• Other examples: Antarctic Expeditions (Scott, Amundsen, Shackleton); Cosmos; Outbreak; Star Trek; The Venture Brothers; Indiana Jones
  4. 9/22 – The Nerd
    • Watch before class: Real Genius
    • Watch in class: Big Bang Theory, “Pilot”
    • Other examples: Weird Science; Honey I Shrunk the Kids; Goonies; Revenge of the Nerds; Spiderman; Agents of S.H.I.E.L.D.; Dexter’s Laboratory
  5. 9/29 – Women in Science
    • Read before class: Contact by Carl Sagan
    • Read / watch before class (optional): Gorillas in the Mist
    • Other examples: N.C.I.S; Bones; Big Bang Theory; Dignifying Science by Jim Ottaviani; Adventure Time; Bletchley Circle; X-Files; Emily Graslie; Amazing Spiderman; Jurassic Park; Thor
  6. 10/6 – Midterm

Unit: The Scientific Process

  1. 10/13 – Science as a Social Process
    • Read before class: Intuition by Allegra Goodman
  2. 10/20 – Scientific Discovery as Serendipity
    • Watch before class: Primer
    • Other examples: Newton’s Apple; Poincare’s Bus; Kekule’s Ouroboros; Fleming’s Mold; NASA’s accidental warp drive
  3. 10/27 – Science as Personal Journey
    • Watch in class: Creation
  4. 11/3 – Misrepresentations and Irresponsibility in Science

Unit: Science in Society

  1. 11/10 – Science as Religion / Myth
    • Read before class: Stephen Hawking, A Briefer History of Time
    • Watch in Class: Cosmos (Carl Sagan); Cosmos (Neil deGrasse Tyson)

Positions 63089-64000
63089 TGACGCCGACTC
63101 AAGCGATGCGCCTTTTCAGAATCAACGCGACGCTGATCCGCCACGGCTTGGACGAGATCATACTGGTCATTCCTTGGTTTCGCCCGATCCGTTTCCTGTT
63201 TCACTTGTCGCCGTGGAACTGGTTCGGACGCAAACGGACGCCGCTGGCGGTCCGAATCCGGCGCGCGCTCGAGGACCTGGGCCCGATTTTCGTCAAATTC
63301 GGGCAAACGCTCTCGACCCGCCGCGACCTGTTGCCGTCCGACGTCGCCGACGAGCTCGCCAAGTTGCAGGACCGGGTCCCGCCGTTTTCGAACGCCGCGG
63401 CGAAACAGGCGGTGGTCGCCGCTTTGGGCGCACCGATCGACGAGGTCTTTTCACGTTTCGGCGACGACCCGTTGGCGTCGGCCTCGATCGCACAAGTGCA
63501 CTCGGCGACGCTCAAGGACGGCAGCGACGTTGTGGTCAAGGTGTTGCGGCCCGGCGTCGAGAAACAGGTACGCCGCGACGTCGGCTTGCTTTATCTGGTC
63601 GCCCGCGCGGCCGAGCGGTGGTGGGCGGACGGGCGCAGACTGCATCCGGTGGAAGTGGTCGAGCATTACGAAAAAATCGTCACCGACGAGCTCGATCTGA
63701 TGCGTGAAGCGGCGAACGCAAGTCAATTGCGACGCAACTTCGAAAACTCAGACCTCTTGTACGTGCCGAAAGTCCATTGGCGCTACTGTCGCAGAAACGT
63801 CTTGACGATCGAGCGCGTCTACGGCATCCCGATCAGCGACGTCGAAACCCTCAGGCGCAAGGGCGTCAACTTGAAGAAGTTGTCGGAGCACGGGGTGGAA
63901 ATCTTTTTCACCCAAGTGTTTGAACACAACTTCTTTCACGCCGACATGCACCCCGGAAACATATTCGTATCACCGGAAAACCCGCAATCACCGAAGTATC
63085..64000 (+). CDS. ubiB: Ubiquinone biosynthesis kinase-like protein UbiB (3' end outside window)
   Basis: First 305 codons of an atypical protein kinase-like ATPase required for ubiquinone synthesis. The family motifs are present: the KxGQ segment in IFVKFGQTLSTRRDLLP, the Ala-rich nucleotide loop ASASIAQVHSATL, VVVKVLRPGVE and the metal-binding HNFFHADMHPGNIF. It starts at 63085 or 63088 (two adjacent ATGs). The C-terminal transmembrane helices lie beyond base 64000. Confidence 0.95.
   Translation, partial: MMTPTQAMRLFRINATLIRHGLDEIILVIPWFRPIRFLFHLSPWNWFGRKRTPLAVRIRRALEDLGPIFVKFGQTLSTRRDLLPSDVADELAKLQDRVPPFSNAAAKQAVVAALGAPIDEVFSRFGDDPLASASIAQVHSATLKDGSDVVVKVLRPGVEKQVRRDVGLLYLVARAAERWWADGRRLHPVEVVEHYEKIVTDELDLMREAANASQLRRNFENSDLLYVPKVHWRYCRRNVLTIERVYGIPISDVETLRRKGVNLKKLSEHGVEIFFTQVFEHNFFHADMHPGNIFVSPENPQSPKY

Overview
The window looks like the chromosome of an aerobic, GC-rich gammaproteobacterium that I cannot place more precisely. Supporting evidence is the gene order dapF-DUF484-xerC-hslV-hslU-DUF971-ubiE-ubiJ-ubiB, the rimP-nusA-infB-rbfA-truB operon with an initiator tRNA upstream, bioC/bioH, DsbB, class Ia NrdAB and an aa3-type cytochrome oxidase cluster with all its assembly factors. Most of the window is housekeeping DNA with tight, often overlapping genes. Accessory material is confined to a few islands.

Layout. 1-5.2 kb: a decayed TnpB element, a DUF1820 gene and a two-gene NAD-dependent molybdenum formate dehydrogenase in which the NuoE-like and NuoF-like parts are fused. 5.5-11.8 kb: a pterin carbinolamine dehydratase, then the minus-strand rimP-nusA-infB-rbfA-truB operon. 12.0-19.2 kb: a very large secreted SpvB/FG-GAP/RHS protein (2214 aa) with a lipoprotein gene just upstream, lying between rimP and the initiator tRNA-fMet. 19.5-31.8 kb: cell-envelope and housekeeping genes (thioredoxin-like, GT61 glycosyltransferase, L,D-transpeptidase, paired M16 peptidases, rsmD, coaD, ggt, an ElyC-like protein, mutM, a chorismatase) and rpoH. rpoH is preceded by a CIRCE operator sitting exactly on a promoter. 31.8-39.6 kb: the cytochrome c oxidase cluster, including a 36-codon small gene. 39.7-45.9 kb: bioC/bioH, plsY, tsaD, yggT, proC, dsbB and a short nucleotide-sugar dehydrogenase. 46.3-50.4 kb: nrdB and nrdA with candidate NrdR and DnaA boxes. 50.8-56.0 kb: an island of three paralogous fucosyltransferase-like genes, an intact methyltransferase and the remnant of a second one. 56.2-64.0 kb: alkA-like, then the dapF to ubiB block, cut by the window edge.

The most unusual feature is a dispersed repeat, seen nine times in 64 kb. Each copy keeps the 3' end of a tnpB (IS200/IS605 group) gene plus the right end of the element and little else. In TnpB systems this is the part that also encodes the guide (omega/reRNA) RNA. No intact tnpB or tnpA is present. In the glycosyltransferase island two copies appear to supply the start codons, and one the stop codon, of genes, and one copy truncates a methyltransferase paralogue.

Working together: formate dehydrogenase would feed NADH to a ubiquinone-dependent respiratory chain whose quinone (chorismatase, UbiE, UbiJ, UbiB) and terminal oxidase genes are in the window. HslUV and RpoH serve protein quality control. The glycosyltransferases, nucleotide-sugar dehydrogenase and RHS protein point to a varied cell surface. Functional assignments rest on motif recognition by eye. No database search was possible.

2. 11/17 – Science and Nationalism
    • Read before class: Forty Signs of Rain by Kim Stanley Robinson part I (There will be a quiz)
    • Watch in Class: Copenhagen
    • Other examples: 2010: The Year We Make Contact; Doctor Strangelove; J. Robert Oppenheimer
  3. 11/24 – Fall break
  4. 12/1 – Science Informing Politics
    • Finish reading before class: Forty Signs of Rain by Kim Stanley Robinson
    • Other examples: IPCC Report; Wonder Woman
  5. 12/8 – Science Changing Culture

Assignments

  1. Attendance and participation (20%) — Quality and frequency of your in-class participation (this can be improved but not entirely substituted by attending office hours). Absences will lower this grade one letter grade per absence after the 2nd absence. (i.e., two free absences)
  2. Midterm exam (20%) — Mainly checking to see whether you have done the reading and watching assignments and understood the major concepts from lecture and class discussion. (Practice questions)
  3. Show and tell (15%) — Bring an example of pop culture fitting daily theme and critically analyze it. You can work together in pairs, and you are encouraged to do so. 5-8 minute presentation, with a bit of Q&A at the end. You’re strongly encouraged to consult with the professor ahead of time. Assignment details. Topic Summaries.
  4. Final exam (30%) — Essay format, testing your ability to critically analyze texts and synthesize ideas from the course. More info.
  5. Quizzes (as needed) (15%) — To ensure you are keeping up with reading assignments. Not necessarily announced ahead of time.

All components must be completed in satisfactory manner in order to receive a passing grade in the course.

Course Policies